What is the current account deficit? A simple explanation

  • Lets understand the problem first, such that it can be explained to a patriotic five year old child.

There has been a lot of chatter lately regarding Current Account Deficit, and how Pakistan may (or may not) need to go to the International Monetary Fund (IMF) for yet another deficit financing program, or maybe to some other lender. Lets understand the problem first, such that it can be explained to a patriotic five year old child.

The most important question — what is a Current Account Balance? The primary components of Current Account are Imports, Exports, and Remittances, among others. In a scenario, where our Exports & Remittances increase, this would mean that more Foreign Currency (FCY) is flowing into Pakistan, as when we export, we send goods, and receive FCY into Pakistan. Same goes for Remittances — with Overseas Pakistanis sending FCY home to their families, or for investment purposes. If Imports increase, this means FCY is flowing out of Pakistan, as when we import, we send that FCY out to the foreign seller, in exchange for goods.

So what exactly is wrong with our Current Account Balance? The country has a voracious appetite for imports, resulting in a consumption-oriented economy. Our imports range from crude oil, edible oil, and machinery, to cars, mobile handsets, gouda cheese, among other luxury merchandise. We import much more than our exports, thereby resulting in a ‘trade deficit’. A trade deficit occurs when imports are greater than exports. For the first seven months of 2018, our trade deficit was almost USD 37.6 billion– which means our imports were greater than exports by USD 20.4 billion.

Pakistani Expatriates continue to provide necessary support through the remittances that they send to their loved ones. The remittances sent to Pakistan in FCY, cover up a certain portion of deficit, which may be considerably higher if the remittances dry up./ During the first seven months of 2018, Remittances sent amounted to USD 11.808 billion — leaving the country with a deficit of USD 8.592 billion (after adding to the trade deficit above).

Another component of Current Account Deficit is the Interest & Debt Repayments. It is estimated that during the next 12 months, Pakistan is expected to make payments of up to USD 13.06 billion to its lenders. Adding up everything together, Pakistan is all set to have a Current Account Deficit of USD 31.06 billion — but how will Pakistan pay it all?

In order to ‘bridge’ such a deficit, Pakistan relies on Foreign Exchange Reserves. We tap into our Foreign Exchange reserves to pay for imports, debt & interest repayments, etc. till the time they start depleting rapidly, and reach a dangerously low level. On a very elementary level, Pakistan is simply spending more FCY cash than it is earning, resulting in a deficit — just like how someone spends more than the salary they earn, eventually resorting to depletion of savings, or increased borrowings. A sovereign largely works in a similar fashion.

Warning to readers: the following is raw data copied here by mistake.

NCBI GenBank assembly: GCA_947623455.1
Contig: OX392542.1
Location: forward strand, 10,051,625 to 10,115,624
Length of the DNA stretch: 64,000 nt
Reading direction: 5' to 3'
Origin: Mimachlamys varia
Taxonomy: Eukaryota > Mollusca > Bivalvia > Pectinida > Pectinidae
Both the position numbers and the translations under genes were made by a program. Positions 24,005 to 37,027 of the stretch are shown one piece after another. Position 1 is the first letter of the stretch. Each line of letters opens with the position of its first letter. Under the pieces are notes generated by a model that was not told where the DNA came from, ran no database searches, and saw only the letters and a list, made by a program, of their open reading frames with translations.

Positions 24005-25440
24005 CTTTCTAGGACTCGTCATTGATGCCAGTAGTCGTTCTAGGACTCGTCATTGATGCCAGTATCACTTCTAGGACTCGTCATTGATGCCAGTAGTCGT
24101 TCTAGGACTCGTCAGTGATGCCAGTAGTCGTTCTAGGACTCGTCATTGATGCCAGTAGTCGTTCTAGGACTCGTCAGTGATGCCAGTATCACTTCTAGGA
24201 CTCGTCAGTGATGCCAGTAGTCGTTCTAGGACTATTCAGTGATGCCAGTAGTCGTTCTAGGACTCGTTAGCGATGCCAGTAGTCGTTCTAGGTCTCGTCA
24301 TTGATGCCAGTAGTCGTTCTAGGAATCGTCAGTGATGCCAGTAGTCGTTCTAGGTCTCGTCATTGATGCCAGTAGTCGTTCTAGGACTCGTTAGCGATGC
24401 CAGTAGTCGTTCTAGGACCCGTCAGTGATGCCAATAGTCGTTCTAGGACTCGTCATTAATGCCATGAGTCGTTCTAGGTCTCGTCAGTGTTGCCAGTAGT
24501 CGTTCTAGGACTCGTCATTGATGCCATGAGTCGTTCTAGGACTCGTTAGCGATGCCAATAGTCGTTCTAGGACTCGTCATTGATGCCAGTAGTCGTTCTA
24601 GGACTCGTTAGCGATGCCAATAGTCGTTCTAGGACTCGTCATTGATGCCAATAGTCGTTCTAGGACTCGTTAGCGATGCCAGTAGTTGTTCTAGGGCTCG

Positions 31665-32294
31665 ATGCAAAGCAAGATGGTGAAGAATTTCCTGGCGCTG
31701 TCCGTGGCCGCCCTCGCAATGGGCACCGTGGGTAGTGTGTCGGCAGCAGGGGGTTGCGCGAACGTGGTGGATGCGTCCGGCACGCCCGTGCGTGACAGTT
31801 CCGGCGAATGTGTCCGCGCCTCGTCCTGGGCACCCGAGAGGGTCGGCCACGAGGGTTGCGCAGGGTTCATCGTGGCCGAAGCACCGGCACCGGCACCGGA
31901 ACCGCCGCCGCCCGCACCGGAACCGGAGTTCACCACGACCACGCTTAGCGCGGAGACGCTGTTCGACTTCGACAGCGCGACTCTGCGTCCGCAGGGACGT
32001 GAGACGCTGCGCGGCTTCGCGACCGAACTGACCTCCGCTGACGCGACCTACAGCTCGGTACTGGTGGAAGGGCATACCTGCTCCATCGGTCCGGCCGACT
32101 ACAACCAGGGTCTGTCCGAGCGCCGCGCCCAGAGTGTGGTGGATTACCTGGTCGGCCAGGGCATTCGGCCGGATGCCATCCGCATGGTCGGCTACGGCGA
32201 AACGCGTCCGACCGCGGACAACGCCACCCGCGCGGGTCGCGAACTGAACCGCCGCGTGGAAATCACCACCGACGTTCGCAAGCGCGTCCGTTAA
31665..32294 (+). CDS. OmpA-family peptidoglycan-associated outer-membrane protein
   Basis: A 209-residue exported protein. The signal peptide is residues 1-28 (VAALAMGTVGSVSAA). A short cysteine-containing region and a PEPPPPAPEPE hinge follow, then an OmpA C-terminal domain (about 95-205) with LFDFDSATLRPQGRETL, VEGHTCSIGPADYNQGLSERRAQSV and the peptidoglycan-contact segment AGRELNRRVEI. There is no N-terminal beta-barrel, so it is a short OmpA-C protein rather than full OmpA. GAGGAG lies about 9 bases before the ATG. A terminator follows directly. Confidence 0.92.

But there is just so long you can tap your savings. What do you do when your savings are about to dry up? You go to your parents, or siblings, or friends, and ask for a soft loan — this in our case may be Kingdom of Saudi Arabia, or other ‘friendly’ countries. There may also be some friends of yours who would lend you some funds, but would charge a market based rate for that — such a friend would be China, in the case of Pakistan. Finally, there is a rich distant relative, who is willing to lend you some funds, as long as you promise you won’t overspend next time, and be more reponsible with your spending — that would be IMF, in the case of Pakistan.

A rough back of envelope calculation above suggests that we have an expected Current Account Deficit of around USD 18 billion for the first seven months.. This amount will keep increasing as months pass. In order for the new government to create some breathing space, just to ensure we are in a position to make payments for the next six months, the sovereign will have to borrow USD 12 billion, from various sources.

In the next column, we shall further discuss various financing options available for Pakistan, and the challenges that the new government will be facing in managing the deficit.

Ammar Habib Khan

Ammar Habib Khan

Ammar Habib Khan has a Masters in Macroeconomic Policy, he is a Risk Manager & Energy Economist by Profession